Corruption trial begins for ex-Pa. House leader

January 23, 2012 - 8:35 PM

HARRISBURG, Pa. (AP) — A prosecutor on Monday described state Rep. Bill DeWeese as a "common thief" as the once-powerful Democrat became the first sitting Pennsylvania legislator to go on trial as part of a public corruption probe that started five years ago.

The Greene County lawmaker, whose 35-year career includes a stint as House speaker and a much longer tenure as Democratic floor leader, is accused of illegally using legislative employees for political campaigning and fundraising.

The first of several former DeWeese staffers who are expected to testify against their ex-boss told jurors they routinely did campaign and other non-legislative work for him while receiving legislative salaries.

In his opening statement, Senior Deputy Attorney General Ken Brown called DeWeese a "common thief with uncommon access" to other people's money.

"We're talking about public monies, monies paid by taxpayers, that were taken by this defendant and used for his own campaign work and for his own personal use," he said.

DeWeese's lawyer, William Costopoulos portrayed his client as an honest, hard-working lawmaker who misplaced his trust in his subordinates in the House Democratic caucus. He delegated responsibility for overseeing the hundreds of staffers to others, who failed to properly enforce ethical rules, Costopoulos said.

DeWeese is "not a hands-on guy," his lawyer said. "We're here because Bill DeWeese trusted everyone."

Michael Manzo, DeWeese's former chief of staff, said DeWeese's biggest strength was his ability to raise campaign money but that he could quickly break out of his detached management style if he sniffed a threat to his own political future.

"When he focused on something, he focused on it like a laser," said Manzo, who is among more than two dozen people arrested so far in the investigation and who testified for the state as part of a plea agreement. Manzo is expected to resume his testimony Tuesday.

Dauphin County Judge Todd Hoover opened the trial by banning reporters covering the trial from tweeting from the courtroom, citing a proposed rule involving the issue that the state Supreme Court is considering.

One prosecution witness described his and fellow staffers' involvement in an unusual — and unofficial — self-education program in which DeWeese read books, presided over dinners financed by lobbyists, and took out-of-state trips to expand his knowledge of different subjects that he selected annually. The Civil War, Jewish history, World War I and American literature were among them.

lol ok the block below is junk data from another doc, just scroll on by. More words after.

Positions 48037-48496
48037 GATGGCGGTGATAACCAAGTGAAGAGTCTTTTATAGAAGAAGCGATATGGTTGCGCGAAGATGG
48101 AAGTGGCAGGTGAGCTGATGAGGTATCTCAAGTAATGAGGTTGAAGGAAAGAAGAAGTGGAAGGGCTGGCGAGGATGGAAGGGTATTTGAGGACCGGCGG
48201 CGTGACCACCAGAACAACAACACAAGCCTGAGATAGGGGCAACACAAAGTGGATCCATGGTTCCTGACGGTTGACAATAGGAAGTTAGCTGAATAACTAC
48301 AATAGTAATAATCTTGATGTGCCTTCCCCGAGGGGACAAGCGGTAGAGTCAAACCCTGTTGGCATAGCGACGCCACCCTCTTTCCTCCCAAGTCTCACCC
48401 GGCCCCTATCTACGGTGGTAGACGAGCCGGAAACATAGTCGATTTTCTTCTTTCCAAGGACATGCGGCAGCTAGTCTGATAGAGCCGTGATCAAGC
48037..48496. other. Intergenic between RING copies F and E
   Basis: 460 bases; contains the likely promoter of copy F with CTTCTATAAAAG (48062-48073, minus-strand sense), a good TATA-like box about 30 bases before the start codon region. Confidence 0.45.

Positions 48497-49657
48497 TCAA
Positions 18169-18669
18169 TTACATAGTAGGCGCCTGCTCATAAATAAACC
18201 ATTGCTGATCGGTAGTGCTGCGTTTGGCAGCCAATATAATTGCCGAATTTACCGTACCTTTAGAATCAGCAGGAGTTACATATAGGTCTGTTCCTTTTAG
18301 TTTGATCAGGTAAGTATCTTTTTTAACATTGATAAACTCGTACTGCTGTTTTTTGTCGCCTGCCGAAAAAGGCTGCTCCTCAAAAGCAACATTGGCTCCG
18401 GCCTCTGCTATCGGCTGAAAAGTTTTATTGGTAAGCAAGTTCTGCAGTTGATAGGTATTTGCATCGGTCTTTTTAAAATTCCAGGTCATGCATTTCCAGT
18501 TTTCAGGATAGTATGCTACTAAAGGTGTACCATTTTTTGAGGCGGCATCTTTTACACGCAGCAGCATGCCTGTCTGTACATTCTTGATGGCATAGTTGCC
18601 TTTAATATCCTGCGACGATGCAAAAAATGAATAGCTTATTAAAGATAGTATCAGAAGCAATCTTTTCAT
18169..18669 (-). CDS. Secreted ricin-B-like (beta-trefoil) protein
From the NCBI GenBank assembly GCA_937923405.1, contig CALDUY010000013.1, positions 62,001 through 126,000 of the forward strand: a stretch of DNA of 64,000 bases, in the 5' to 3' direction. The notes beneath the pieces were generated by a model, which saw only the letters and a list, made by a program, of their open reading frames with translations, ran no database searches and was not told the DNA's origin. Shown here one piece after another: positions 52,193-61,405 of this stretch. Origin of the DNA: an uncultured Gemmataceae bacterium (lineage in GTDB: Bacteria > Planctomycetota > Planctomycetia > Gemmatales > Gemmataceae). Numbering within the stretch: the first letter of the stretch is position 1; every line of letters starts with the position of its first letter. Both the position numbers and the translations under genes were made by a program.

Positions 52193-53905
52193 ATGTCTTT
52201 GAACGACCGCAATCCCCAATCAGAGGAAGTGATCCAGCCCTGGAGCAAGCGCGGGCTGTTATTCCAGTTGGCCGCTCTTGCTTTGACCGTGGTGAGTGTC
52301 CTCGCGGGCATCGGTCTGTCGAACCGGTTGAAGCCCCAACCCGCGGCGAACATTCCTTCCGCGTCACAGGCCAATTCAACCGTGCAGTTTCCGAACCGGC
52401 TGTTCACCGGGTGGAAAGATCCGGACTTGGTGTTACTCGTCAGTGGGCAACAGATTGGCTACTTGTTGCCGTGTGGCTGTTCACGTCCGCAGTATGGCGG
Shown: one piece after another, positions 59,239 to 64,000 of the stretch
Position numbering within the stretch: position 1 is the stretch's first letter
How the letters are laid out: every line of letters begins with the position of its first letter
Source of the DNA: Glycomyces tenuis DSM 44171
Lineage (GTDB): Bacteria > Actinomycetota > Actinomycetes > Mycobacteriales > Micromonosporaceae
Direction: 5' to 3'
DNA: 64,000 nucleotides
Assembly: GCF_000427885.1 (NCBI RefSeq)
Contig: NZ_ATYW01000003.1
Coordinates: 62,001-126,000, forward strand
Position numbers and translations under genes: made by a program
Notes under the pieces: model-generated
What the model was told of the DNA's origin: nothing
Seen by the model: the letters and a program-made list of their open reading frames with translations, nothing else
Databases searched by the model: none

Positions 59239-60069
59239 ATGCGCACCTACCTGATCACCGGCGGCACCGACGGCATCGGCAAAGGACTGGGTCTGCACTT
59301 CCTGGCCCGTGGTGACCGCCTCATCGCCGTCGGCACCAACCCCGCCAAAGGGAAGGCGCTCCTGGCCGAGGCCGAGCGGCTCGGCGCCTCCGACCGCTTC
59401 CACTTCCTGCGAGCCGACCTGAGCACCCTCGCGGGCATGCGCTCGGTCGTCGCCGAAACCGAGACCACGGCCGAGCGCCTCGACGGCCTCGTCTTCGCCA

John Price, a former DeWeese policy analyst who now teaches history at the York campus of Penn State University, testified that members of DeWeese's staff handled the often-elaborate arrangements as part of their state jobs.

Monday's first prosecution witness, Patrick Grill, said he and other staffers in DeWeese's Harrisburg office regularly traveled to his district in Pennsylvania's southwestern corner to conduct opposition research and do other campaign work prior to primary and general elections.

They received their legislative salaries while DeWeese's campaign paid for hotel rooms, food and other expenses, Grill said, though he acknowledged such activities were supposed to be done off the public clock.

"We should have put in leave slips," said Grill, who testified under a grant of immunity from prosecution. "Timekeeping wasn't necessarily a big deal in our office. No one really ever checked up on it."

Costopoulos said that, as caucus leader, DeWeese banned political activity by legislative employees except on their own time, including compensatory time off and vacation days. It was up to others to track the paperwork, he said.

Grill, the caucus' assistant director of legislative policy and research, also recalled a meeting at which DeWeese threatened to fire some staffers who had complained about having to do campaign work.

Costopoulos cited the incident in his opening statement. He said DeWeese was behaving uncharacteristically in a moment of anger.

"The evidence will show he didn't have the heart to fire anyone and never did," he said.

The trial is expected to last two to three weeks, according to lawyers in the case.

DeWeese, who has spent much of his 35-year legislative career in the House leadership, faces four counts of theft and one count each of conspiracy and conflict of interest.

He was one of the last defendants to be charged in an investigation launched in 2007 by Republican Tom Corbett, then the state attorney general and now governor.

Of the 25 people arrested so far, 11 former legislators and aides in the House Democratic caucus have been convicted or pleaded guilty, including former House whip Michael Veon of Beaver County, who is serving a state prison term of at least six years.

Nine people connected to the House Republicans, including former House Speaker John Perzel of Philadelphia, have been convicted or pleaded guilty. Most of them are awaiting sentencing.

Two Democratic defendants were acquitted and charges against one GOP defendant were dropped. The only defendants whose cases have not been resolved are DeWeese and Democratic former Rep. Stephen Stetler of York County, whose trial is slated for later this year.